In 1990, NASA launched the Hubble Space Telescope into Earth’s orbit. After solving a problem in its mirror in 1993, the telescope went on to take the most dramatic images of galaxies and faraway worlds ever seen before, at the time. 

The Southern Ring Nebula as imaged by Hubble (left) and James Webb (right); Photo Credit: NASA
The Southern Ring Nebula as imaged by Hubble (left) and James Webb (right); Photo Credit: NASA

The James Webb Telescope launched at the end of 2021, equipped with greatly improved infrared resolution and sensitivity to view objects too old, distant, or faint for the Hubble. In July 2022, NASA released James Webbs’ first images, revealing a part of space and time never seen before. The telescope will continue to unveil images and data points that will transform how we see and understand the universe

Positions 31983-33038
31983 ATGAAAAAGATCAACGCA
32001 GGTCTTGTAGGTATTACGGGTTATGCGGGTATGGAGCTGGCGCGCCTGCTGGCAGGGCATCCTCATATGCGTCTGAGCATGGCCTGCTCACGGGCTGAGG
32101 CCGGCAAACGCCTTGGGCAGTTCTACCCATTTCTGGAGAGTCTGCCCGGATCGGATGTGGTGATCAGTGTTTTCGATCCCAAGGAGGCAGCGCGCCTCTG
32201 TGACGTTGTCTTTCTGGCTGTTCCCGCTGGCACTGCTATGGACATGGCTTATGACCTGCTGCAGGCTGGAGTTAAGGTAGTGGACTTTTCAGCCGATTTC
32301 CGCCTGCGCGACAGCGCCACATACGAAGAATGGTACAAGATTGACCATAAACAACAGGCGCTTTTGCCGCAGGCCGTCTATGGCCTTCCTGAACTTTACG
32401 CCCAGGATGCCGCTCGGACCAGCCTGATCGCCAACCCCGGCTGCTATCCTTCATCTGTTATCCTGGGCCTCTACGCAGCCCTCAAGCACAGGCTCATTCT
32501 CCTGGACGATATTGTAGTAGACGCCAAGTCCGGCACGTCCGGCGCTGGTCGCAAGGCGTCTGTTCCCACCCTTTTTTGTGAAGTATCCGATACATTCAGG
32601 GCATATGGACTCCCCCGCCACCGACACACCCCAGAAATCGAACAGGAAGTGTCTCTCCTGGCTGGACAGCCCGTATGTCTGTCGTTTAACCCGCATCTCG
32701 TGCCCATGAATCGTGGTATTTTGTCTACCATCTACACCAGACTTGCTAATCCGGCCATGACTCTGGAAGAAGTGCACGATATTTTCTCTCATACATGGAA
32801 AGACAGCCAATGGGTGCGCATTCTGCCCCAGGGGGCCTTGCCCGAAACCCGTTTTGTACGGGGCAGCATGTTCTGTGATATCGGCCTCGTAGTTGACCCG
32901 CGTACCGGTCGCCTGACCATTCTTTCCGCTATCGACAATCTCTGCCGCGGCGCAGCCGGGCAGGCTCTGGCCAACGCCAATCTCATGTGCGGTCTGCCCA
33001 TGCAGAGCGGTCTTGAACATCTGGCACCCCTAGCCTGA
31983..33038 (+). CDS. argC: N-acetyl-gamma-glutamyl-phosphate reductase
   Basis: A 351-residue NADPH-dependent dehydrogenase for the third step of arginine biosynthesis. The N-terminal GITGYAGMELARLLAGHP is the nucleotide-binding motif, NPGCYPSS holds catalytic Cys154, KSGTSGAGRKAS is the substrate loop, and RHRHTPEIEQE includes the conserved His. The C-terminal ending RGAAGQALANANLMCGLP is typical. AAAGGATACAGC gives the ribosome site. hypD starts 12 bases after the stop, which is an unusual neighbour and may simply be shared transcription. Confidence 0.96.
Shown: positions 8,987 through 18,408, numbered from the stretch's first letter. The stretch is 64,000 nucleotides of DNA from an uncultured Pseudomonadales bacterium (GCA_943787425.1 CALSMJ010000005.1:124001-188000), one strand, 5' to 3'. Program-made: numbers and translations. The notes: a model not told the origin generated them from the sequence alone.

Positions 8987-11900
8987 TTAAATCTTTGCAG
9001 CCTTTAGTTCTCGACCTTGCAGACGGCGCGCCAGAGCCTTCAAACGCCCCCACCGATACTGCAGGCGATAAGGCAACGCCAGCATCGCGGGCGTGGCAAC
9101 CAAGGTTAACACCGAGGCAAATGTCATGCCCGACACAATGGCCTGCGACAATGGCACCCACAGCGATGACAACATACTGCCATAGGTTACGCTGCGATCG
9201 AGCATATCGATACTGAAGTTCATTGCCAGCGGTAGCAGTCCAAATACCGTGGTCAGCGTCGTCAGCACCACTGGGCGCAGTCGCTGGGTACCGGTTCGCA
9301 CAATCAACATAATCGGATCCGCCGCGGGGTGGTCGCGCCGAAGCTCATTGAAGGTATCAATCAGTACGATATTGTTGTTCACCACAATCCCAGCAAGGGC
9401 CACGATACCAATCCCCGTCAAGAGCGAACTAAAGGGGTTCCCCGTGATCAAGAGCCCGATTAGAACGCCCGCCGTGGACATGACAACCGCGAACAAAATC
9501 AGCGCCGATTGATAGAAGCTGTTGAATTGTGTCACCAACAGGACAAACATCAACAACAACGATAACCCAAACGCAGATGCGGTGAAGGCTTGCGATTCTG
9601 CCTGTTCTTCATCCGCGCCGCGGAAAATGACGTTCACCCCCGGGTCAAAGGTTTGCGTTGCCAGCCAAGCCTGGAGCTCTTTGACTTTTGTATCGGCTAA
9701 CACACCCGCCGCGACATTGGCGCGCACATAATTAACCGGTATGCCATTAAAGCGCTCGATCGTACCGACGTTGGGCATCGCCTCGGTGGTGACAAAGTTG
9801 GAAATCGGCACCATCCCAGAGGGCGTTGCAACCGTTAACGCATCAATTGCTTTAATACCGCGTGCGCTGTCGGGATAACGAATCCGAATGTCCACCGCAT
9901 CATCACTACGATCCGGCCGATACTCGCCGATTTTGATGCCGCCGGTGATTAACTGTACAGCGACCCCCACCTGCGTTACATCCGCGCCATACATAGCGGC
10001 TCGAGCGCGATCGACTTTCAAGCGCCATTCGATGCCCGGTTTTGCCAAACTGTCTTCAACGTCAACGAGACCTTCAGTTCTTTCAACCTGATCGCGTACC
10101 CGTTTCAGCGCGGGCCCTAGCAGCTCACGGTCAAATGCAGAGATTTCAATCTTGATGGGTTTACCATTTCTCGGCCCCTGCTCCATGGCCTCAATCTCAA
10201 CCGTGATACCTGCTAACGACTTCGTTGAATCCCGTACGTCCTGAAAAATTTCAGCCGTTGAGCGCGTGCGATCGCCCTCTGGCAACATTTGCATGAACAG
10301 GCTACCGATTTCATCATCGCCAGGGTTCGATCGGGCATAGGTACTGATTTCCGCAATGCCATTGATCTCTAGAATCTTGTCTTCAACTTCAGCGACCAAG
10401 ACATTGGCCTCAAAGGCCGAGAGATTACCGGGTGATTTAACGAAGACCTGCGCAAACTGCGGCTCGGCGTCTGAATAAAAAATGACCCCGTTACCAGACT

The Future of NASA’s Evolution

NASA is now preparing for a new era of sustainable human spaceflight and discovery

The agency plans on returning to the Moon’s surface in 2025 with its Artemis mission to explore more of the lunar surface. NASA’s Space Launch System (SLS) will play a role in this mission, launching Orion, NASA’s newest spacecraft. NASA hopes to set up an Artemis Base Camp on the Moon to allow crews to stay on the lunar surface for longer periods of time. 

Artemis is the first step in the next era of human exploration. Together with commercial and international partners, NASA hopes to establish a sustainable presence on the Moon to prepare for the latest goal in its evolution: get humans to Mars.